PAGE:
Reviewed by DAN STUMPF:         

IT ALWAYS RAINS ON SUNDAY. Ealing, UK, 1947. Googie Withers, Edward Chapman, John Slater, John McCallum, Jimmy Hanley, John Carol, Alfie Bass, Jack Warner. Written by Angus MacPhail, from the novel by Arthur La Bern. Directed by Robert Hamer.

   I hate to keep doing this, but here’s another movie few if any of you ever heard of that you must go out and watch immediately, if not sooner. Dealing with twenty-four hours, dawn to dawn, in an east-end London neighborhood, it’s crammed with sub-plots more criminous than you might think: an escaped convict (John McCallum) hiding out with an old girlfriend (Googie Withers), a few crooks who have pilfered a warehouse trying to dispose of the loot, and a wonderfully patient and droll British cop (Jack Warner) tracking things down, all this set against a detailed background peopled with characters who seem wonderfully well-realized.

   No one is unusually good or bright or heroic, nor compellingly nasty; just ordinary folks making mistakes (the stolen loot turns out to be crates of roller skates) and muddling through.

   With all the characters and their interrelations, this could have easily have gotten very confusing, particularly since everyone speaks in an East End argot hard for a stranger to decipher, but director Hamer (remembered for Kind Hearts and Coronets and part of Dead of Night) sets it all pretty straight, mainly by differentiating the cast so clearly. John Slater is particularly effective as a predatory bookie given to fits of charity (but not too many) and Hanley, Carol and Bass make a memorably inept trio of bungling burglars.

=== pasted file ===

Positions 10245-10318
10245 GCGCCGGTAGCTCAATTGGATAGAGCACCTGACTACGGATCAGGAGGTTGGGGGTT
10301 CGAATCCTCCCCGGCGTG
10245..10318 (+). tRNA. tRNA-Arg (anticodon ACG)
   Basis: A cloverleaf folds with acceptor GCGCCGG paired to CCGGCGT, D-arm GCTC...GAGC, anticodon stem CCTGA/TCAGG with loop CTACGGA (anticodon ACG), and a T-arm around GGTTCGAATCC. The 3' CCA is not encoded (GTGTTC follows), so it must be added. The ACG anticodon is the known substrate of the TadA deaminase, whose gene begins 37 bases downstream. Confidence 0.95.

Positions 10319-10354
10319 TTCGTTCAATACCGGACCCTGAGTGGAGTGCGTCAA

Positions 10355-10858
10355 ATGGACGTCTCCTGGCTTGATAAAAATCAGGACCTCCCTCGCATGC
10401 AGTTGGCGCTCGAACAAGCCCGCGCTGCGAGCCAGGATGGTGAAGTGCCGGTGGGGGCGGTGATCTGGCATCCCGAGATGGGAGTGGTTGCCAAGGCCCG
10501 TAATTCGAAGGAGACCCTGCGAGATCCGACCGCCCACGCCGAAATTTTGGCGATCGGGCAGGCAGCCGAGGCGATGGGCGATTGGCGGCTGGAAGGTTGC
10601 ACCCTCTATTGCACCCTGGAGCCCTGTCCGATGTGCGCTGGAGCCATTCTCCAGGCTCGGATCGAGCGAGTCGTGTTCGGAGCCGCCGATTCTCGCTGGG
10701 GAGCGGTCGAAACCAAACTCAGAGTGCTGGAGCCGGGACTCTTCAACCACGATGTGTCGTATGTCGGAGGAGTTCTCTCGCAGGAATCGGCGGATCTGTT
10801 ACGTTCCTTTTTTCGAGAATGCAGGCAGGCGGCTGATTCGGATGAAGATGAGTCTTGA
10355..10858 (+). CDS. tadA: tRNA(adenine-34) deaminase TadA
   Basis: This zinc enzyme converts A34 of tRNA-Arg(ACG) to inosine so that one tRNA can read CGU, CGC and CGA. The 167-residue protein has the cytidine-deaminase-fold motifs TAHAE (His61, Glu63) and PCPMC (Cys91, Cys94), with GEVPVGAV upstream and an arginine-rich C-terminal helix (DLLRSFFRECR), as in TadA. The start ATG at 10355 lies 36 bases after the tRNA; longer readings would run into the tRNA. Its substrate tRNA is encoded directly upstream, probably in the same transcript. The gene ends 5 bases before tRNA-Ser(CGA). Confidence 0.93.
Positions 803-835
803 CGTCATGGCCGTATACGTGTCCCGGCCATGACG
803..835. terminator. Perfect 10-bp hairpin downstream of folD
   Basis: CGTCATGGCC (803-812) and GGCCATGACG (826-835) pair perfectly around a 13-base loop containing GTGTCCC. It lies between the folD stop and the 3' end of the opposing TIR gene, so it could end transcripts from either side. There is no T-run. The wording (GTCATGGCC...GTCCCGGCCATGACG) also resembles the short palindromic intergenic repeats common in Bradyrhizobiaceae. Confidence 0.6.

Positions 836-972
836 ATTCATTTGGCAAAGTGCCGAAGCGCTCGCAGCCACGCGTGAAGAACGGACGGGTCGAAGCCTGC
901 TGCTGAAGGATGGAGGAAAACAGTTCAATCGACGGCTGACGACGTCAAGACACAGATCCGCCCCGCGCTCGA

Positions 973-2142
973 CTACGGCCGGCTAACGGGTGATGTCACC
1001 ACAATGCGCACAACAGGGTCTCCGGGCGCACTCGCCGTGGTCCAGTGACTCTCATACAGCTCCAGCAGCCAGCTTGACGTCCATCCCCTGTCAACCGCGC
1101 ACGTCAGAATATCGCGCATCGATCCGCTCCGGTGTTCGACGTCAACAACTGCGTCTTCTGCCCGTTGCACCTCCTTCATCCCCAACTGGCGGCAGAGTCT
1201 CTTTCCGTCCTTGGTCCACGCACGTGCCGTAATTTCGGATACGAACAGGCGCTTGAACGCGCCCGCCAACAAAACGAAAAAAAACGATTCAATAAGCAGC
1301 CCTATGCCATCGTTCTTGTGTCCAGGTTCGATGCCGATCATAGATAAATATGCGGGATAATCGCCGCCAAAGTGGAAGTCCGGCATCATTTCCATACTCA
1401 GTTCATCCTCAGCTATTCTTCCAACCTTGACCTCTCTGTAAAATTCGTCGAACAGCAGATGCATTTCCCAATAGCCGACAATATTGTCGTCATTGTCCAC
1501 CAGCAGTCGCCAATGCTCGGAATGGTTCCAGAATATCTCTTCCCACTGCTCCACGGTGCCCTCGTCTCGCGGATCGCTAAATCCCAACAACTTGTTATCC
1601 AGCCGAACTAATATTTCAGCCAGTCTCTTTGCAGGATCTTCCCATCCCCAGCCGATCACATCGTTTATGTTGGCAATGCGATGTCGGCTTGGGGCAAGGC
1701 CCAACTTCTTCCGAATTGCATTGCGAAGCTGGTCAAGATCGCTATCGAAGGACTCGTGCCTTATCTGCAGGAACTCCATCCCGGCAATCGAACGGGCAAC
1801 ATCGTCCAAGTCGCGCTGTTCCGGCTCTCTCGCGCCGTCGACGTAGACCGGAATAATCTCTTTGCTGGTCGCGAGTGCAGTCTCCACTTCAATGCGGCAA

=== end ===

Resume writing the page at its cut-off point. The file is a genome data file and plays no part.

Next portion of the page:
Then too, there’s a beautifully understated scene where Withers is trying to provide for her fugitive boyfriend: she digs deep in a drawer, comes up with a carefully wrapped ring she’s been keeping ever since he gave it to her years ago, so he can pawn it. And what happens next is too good for me to spoil for you. Suffice it to say that everyone involved manages to reveal character and get the point across with a muted pathos I found quite moving.

   And then there’s the ending, a sardonic arrest in a pub (“Have one for the road boys.” “We aren’t leaving.” “Oh yes you are.”) followed by a riveting chase that just about defines film noir: all rain-swept streets, dark alleys, and a tense finale in a train yard.

   This is filmmaking at its absolute best, and one you should not miss.